[OPINION] HHP and the cultural stigma of depression
You try everything to help you sleep. You try everything to help you wake. This is the lonely valley of depression.
This week, Tito Mboweni delivered the Medium-Term Budget Policy Statement. But news of numbers, tax breaks, tax increases and debt collection are a far cry from the stats affiliated with those who suffer from depression: a chronic illness which tallies its count in the silent margin of society. To this date, there are no accurate numbers for people of colour who suffer from it.
On the same day as the mid-term Budget speech, hip-hop star HHP passed. His lifeless frame on the floor of his Johannesburg home. The cause of death is suspected to be suicide – this has not been confirmed, and understandably, the family has requested space and respect from the public in this moment of despair.
The caving in of lonely bodies heaving, their hearts beating with a broken rhythm is a zombie in the face of cultures who refuse to recognise these bodies. Until these people, the ones who suffer from the illness of depression, parade further into the dark and leak out of life.
HHP spoke of his depression. Several stories report that some of his last words referred to how he was “losing it”.
It’s also reported the hip-hop star admitted to attempting suicide three times in 2015 – going so far as to seek out information on how to end his life on a suicide website.
Friends hoped he would “come out of it”, However well-intentioned, you cannot hope that someone will surface from a dark space a changed person with a renewed light. Hope in the face of depression and those who suffer with it around you is not enough.
Unfortunately, admitting that you have depression, and talking about it, revealing it to the public, tweeting about, engaging with it, hardly proves effective as well. I have been there.
I have been there in secret, and I have been there in the open.
Each social media post, laced with the hope of some sort of lifeline, often only served as an empty reach.
You cannot escape the fact that the world will shine on without you while yours gives in.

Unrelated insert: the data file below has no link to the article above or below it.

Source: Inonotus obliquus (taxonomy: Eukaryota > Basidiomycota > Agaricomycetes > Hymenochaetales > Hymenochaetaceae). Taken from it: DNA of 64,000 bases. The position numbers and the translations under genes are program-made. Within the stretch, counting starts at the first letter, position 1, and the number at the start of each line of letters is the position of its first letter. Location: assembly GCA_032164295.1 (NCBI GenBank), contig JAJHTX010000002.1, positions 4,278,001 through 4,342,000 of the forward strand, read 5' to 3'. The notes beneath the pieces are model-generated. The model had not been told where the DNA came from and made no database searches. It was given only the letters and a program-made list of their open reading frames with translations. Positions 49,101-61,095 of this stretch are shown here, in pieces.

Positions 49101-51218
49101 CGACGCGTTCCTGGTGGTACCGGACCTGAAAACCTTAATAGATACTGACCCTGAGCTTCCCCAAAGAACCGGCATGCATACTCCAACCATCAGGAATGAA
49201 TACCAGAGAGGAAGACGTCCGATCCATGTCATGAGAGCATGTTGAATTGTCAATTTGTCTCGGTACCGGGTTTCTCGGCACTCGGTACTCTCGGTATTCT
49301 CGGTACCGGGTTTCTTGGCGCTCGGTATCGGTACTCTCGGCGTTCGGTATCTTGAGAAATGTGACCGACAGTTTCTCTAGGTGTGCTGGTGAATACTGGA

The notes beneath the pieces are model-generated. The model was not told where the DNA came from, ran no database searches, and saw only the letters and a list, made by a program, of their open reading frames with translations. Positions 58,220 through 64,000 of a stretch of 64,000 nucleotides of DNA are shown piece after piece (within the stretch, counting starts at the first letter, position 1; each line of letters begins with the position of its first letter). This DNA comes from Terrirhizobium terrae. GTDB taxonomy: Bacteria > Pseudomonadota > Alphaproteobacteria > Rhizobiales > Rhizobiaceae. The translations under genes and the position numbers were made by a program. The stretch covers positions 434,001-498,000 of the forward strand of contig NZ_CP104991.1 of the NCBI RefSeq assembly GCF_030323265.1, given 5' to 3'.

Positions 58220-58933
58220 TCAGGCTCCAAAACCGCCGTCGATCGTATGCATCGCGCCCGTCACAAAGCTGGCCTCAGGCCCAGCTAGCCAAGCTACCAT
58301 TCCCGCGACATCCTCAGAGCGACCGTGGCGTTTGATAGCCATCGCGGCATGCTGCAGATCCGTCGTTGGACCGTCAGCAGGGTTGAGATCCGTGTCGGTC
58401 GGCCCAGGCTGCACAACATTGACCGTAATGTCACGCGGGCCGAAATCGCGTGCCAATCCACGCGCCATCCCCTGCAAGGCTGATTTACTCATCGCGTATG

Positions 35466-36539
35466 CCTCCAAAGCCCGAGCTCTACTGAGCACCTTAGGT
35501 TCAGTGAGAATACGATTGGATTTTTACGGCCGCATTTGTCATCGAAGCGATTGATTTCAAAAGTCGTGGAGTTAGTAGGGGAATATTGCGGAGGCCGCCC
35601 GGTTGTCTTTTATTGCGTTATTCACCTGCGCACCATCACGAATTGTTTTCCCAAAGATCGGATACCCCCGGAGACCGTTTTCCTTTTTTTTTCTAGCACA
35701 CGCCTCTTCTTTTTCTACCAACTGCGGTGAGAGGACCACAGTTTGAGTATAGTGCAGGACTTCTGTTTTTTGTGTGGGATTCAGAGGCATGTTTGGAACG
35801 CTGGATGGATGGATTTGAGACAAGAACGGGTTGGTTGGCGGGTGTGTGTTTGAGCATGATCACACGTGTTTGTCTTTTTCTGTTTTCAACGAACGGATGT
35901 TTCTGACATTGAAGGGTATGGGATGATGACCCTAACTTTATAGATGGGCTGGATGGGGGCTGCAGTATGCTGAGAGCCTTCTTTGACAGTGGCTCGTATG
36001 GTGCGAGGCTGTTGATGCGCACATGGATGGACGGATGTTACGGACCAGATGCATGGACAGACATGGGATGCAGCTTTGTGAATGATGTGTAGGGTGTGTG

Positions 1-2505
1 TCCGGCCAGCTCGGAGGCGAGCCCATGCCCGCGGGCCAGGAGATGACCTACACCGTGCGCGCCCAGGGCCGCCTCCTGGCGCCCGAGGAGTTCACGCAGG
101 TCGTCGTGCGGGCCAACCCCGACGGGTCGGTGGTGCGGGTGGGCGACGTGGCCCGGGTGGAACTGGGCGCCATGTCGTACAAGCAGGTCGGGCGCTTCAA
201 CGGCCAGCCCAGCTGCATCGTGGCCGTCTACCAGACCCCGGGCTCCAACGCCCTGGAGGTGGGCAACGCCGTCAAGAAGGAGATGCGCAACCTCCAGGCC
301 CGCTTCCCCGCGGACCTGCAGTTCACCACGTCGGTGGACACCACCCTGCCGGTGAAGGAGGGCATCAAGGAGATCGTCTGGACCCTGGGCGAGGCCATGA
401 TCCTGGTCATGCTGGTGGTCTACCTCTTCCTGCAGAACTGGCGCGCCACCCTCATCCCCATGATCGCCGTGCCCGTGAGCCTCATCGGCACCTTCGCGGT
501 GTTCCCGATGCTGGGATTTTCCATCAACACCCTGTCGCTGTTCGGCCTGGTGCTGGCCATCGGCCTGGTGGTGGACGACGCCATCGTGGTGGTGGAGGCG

You cannot escape the guilt that only you are to blame for the loss of your smile. But are you? The existential argument is relentless. Like rain. Drop after drop.
And then, of course, there’s the haunting cultural stigma that has no season. It sticks around, rain or shine, it has your bags packed and ready for the inevitable guilt trip your heart and mind will take in the name of traditional expectation.
It will force you to question why you’ve chosen to take this road of self-hatred, sadness and darkness. When, in fact, you had a choice. You could have chosen prayer. You could have chosen a road less taboo. You could have chosen a road unlittered with the illnesses reserved for other classes or other races.
A fact: Depression does not offer us two roads. Only one. Democracy is not synonymous with the disease. There is no option but to live it, and in many cases, die with it or, because of it.
HHP did not choose to hate life, or his life. In fact, to love it and live it is probably all he wanted to do but trust me - a desperate, broken human will do and believe anything if it promises to make them feel better.
When I was caught between a rock and the hard place of cultural stigma, I ended up joining a cult. Again, a desperate, broken human will do anything to feel better.
You cannot hope yourself into a life that constantly wants to spit you out. It doesn’t work.
And, I maintain, a mind that compromises its mental health in the name of culture is a welcome mat for a pathologically terrible idea.
Haji Mohamed Dawjee is a South African columnist, disruptor of the peace and the author of 'Sorry, Not Sorry: Experiences of a brown woman in a white South Africa'. Follow her on Twitter.
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